Consider the Slime Mold: How Amoebas Form Social Networks
"It turns out we’re not the only species that assembles ourselves into networks," says sociologist and physician Nicholas Christakis.
What's the Big Idea?
"It turns out we’re not the only species that assembles ourselves into networks," says physician and sociologist Nicholas Christakis in his Floating University lecture, "If You're So Free, Why Do You Follow Others?" Consider the slime mold, for instance. When placed in a maze with food at the end of it, individual amoebas will connect to create a sort of "super organism" capable of performing feats that no single organism could do on its own.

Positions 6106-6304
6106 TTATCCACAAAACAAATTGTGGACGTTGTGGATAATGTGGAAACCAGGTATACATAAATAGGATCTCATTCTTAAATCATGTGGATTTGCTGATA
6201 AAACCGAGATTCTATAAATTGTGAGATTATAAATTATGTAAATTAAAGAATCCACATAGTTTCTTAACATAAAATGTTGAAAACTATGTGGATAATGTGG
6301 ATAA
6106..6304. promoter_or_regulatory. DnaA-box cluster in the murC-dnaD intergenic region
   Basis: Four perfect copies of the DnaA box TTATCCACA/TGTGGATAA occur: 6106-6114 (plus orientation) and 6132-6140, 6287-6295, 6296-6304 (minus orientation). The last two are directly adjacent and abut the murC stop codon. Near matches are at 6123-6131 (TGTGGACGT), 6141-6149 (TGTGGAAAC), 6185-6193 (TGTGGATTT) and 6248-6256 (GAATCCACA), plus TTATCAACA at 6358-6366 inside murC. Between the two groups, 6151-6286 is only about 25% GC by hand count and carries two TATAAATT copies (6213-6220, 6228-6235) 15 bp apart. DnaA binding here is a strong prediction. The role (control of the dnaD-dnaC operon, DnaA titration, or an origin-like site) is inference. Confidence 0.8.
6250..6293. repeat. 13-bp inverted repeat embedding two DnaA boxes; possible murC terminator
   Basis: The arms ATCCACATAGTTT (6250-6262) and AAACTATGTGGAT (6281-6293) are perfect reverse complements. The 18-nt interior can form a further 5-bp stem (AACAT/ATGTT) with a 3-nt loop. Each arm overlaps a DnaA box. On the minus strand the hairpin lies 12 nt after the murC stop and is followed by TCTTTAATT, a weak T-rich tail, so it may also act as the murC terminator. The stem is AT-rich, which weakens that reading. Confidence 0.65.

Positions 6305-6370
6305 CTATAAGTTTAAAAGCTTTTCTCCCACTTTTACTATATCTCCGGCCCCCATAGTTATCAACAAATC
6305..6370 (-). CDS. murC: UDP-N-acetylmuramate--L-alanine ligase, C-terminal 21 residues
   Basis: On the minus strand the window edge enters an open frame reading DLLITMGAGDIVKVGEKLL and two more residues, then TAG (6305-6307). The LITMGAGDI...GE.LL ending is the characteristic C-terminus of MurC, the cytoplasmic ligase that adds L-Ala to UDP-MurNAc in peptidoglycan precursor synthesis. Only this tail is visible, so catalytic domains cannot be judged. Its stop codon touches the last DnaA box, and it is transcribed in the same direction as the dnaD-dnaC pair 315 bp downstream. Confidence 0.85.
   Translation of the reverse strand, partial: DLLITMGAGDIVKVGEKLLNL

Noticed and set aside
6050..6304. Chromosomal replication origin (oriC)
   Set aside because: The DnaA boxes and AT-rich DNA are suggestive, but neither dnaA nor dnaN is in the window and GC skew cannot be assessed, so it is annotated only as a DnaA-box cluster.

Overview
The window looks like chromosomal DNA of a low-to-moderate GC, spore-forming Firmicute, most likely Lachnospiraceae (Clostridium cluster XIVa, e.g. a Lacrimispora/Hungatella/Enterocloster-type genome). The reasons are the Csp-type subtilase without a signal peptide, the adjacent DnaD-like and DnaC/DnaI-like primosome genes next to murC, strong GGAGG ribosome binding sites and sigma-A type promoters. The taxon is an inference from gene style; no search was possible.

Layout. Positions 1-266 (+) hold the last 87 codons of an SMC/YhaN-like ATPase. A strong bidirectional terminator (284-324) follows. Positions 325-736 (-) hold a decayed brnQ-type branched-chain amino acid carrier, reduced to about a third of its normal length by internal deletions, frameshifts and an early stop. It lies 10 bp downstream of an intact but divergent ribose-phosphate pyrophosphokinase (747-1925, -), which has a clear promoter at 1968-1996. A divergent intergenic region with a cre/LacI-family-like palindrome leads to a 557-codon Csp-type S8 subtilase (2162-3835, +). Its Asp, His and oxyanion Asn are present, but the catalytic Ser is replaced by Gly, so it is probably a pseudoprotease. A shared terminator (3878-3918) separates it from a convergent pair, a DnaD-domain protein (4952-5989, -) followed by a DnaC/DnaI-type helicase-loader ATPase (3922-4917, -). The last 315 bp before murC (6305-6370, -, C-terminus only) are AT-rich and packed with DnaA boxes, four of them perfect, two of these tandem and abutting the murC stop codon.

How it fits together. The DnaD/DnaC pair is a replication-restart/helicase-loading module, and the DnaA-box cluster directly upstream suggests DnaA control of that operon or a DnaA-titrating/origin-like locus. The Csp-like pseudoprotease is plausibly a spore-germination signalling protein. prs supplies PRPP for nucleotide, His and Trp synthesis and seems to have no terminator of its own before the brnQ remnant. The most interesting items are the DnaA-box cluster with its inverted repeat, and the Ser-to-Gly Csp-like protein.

Political activism may get people invested in politics, and affect urgently needed change, but it comes at the expense of tolerance and healthy democratic norms.